Well it looks like batteries are the new power source or at least for the foreseeable future. To be honest I am not sure the reasoning was so solid and the ‘total’ carbon footprint of an electric car will likely be debated for a generation but we are here, this is the new norm and it has got to be better than diesel fumes, yes?
Don't current batteries have some flaws?
When we look at batteries in cars range anxiety apart the battery temperature also makes a difference to its performance. We cannot do the same distance in the freezing cold as we can in the middle of summer. What about the hazard all the charging wires make as they lie draped across the pavement?
Then there are other issues, most accidents in cars will be minor but have an accident which ruptures the battery cells and, hopefully this never happens to you, if a fire starts over 100 organic chemicals are generated, including some incredibly toxic gases such as carbon monoxide and hydrogen cyanide – both of which are fatal to humans. The typical fire engine in the middle of a night under extreme pressure possibly with other 'petrol' vehicles involved need to use all of their training before they start using their hoses on your vehicle as they well know electric fires have a totally different set of rules, they are not going to start high pressure water jets onto a ruptured 'high voltage' fuel cell. See how Cheshire Fire and Rescue Service answered the question when asked what preperation they had taken to assess the risk here.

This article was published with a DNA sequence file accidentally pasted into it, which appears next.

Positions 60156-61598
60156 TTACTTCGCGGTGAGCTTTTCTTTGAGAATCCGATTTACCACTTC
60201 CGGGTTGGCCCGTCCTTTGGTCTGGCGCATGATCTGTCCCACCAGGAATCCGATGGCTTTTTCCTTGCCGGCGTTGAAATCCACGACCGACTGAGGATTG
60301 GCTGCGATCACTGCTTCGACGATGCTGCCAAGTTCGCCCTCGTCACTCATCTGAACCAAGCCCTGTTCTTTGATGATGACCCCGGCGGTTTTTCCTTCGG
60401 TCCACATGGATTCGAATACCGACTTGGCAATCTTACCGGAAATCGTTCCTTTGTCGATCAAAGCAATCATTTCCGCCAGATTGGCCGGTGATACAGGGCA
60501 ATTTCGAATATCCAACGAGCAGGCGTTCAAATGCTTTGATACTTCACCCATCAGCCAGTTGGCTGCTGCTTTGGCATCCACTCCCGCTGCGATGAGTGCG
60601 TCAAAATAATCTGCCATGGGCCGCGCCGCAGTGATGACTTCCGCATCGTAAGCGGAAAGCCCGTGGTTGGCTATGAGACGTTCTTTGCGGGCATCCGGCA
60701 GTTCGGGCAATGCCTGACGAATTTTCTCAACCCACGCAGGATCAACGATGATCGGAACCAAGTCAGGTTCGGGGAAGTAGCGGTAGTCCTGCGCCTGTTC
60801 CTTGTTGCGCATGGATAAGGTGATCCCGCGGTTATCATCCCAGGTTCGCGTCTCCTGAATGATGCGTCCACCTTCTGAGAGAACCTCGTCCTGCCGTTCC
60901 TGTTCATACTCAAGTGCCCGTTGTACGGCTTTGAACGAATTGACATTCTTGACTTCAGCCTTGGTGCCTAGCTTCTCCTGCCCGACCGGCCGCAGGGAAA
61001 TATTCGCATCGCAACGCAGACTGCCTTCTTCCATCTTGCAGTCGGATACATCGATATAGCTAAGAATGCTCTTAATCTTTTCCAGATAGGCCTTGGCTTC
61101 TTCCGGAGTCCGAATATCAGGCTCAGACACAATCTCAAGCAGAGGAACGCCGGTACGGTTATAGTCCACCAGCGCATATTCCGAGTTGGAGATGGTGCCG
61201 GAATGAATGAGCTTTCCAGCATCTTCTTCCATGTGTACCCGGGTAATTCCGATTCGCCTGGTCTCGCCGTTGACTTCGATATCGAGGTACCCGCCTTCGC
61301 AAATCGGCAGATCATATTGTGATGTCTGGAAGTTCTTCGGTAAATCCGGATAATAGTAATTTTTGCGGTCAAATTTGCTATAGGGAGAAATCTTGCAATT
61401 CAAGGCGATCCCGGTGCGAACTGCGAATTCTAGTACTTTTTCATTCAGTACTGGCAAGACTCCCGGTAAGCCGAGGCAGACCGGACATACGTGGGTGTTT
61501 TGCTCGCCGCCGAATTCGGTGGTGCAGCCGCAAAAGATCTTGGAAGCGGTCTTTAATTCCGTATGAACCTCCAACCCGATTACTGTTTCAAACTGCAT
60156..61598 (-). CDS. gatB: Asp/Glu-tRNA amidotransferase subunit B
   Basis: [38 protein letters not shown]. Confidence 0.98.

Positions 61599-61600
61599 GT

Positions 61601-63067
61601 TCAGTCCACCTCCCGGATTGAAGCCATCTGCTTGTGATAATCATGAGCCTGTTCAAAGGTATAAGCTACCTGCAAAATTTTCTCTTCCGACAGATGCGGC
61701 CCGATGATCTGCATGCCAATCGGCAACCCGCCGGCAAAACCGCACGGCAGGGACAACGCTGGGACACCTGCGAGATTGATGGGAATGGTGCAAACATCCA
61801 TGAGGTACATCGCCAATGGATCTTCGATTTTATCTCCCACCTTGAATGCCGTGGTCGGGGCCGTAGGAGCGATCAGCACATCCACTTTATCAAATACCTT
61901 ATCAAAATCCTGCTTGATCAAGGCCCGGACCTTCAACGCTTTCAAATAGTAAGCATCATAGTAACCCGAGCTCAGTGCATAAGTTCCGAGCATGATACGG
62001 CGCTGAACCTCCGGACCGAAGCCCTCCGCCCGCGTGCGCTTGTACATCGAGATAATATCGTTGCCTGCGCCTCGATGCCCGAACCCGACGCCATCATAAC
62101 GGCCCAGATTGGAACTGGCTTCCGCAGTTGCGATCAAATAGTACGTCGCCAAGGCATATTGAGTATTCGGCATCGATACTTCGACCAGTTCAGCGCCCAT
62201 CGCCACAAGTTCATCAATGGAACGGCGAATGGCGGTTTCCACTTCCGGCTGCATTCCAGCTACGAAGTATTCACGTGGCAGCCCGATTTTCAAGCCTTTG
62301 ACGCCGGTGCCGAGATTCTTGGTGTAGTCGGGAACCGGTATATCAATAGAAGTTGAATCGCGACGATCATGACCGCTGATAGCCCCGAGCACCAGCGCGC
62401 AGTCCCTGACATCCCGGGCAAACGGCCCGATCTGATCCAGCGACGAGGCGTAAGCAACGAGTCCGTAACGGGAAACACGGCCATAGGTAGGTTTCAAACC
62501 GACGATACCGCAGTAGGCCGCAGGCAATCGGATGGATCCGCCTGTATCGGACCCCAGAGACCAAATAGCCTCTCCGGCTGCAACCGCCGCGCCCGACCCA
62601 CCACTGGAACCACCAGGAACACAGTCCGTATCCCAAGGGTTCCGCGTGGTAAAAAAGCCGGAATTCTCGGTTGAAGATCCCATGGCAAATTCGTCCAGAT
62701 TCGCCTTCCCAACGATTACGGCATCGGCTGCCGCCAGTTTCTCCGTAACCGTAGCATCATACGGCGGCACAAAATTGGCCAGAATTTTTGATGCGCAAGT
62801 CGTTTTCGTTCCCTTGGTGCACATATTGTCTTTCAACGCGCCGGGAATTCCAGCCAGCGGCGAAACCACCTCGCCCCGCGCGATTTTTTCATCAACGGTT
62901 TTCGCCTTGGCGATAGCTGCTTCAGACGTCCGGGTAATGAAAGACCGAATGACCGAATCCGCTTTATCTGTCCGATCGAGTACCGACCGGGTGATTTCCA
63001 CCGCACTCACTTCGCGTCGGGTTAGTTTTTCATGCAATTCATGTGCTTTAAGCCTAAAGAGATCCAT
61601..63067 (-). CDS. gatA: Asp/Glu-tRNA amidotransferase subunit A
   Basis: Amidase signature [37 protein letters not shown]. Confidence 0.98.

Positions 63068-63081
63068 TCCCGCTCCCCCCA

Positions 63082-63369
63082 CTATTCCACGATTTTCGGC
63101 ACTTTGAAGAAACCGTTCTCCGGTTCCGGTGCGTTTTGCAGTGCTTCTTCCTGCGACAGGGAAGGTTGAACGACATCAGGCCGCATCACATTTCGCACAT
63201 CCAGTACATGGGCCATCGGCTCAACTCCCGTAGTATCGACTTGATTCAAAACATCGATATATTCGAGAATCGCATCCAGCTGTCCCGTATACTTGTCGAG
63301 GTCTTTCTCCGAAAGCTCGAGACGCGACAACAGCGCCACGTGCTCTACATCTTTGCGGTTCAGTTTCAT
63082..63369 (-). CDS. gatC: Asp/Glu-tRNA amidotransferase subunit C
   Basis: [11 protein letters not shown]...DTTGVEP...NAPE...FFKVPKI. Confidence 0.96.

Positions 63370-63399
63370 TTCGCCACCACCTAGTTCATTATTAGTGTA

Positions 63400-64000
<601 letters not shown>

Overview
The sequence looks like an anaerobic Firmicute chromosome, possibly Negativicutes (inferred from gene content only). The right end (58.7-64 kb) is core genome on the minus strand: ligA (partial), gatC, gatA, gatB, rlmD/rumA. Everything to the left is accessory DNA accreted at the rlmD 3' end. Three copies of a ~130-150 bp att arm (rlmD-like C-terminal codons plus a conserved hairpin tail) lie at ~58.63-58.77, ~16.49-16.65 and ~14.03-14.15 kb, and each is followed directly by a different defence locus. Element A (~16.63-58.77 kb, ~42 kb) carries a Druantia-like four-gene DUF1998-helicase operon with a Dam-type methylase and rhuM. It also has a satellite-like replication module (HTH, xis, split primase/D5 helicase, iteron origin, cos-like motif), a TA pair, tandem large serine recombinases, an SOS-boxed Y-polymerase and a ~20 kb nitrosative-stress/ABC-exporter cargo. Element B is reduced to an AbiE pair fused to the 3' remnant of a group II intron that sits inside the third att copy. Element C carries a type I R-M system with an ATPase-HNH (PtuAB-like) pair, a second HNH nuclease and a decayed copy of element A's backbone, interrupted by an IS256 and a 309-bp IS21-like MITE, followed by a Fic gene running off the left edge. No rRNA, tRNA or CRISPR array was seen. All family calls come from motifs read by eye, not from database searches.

What if that fateful night was a torrential downpour? Answers on a postcard please.
During 2020 the fire services have dealt with 1,021 petrol and diesel fires and just 27 electric vehicle fires so they are still rare but we are not in the electric age yet, these numbers will increase sadly.
All these issues aside we need to look at the battery revolution with positive eyes, there are issues with hydrogen cells in vehicles, there is obviously a risk of petrol in any accident so we understand all technologies carry risk.
A new startup in California are talking about batteries lasting 28,000 years! Now thats a life expectancy in anyones book.
Listening to a professor talking about the new technology he said (paraphrased), totally dead pan, ‘so 28,000 years is quite good for a life expectancy, obviously a lot in human terms but not really in the overall concept of time!’ Well the technology he was talking about was nano-diamond batteries coming from radioactive isotopes, did I hear you just spill your coffee? Yes, nuclear batteries, these are certainly exciting times, batteries as we knew them are not going be the batteries of the future, range anxiety, really, try 1 million miles between charges and minutes to recharge! I want one.
These technologies are in their infancy, 1.8 volts currently, but remember Sir Clive Sinclair with his Sinclair ZX80 the UK's first mass-market home computer for less than £100, the rest as they say is ‘history’. The future is fast becoming the present and with it sustainable power sources which will literally blow your mind, lets just hope it does it in a safe and sustainable fashion.
Read full article here www.energylivenews.com/2020/09/02/us-startup-unveils-battery-made-from-nuclear-waste-that-could-last-up-to-28000-years
Sadly at FOSH we cannot say our bottles will last 28,000 years, we cannot say they keep liquids hot for 28,000 years nor will they keep their shine for anywhere near 28,000 years, what we can say is for the short (relative) amount of time you will own one you will be pleased you bought it!
Shop online at foshbottle.com
This article is for guidance and is not 100% factual.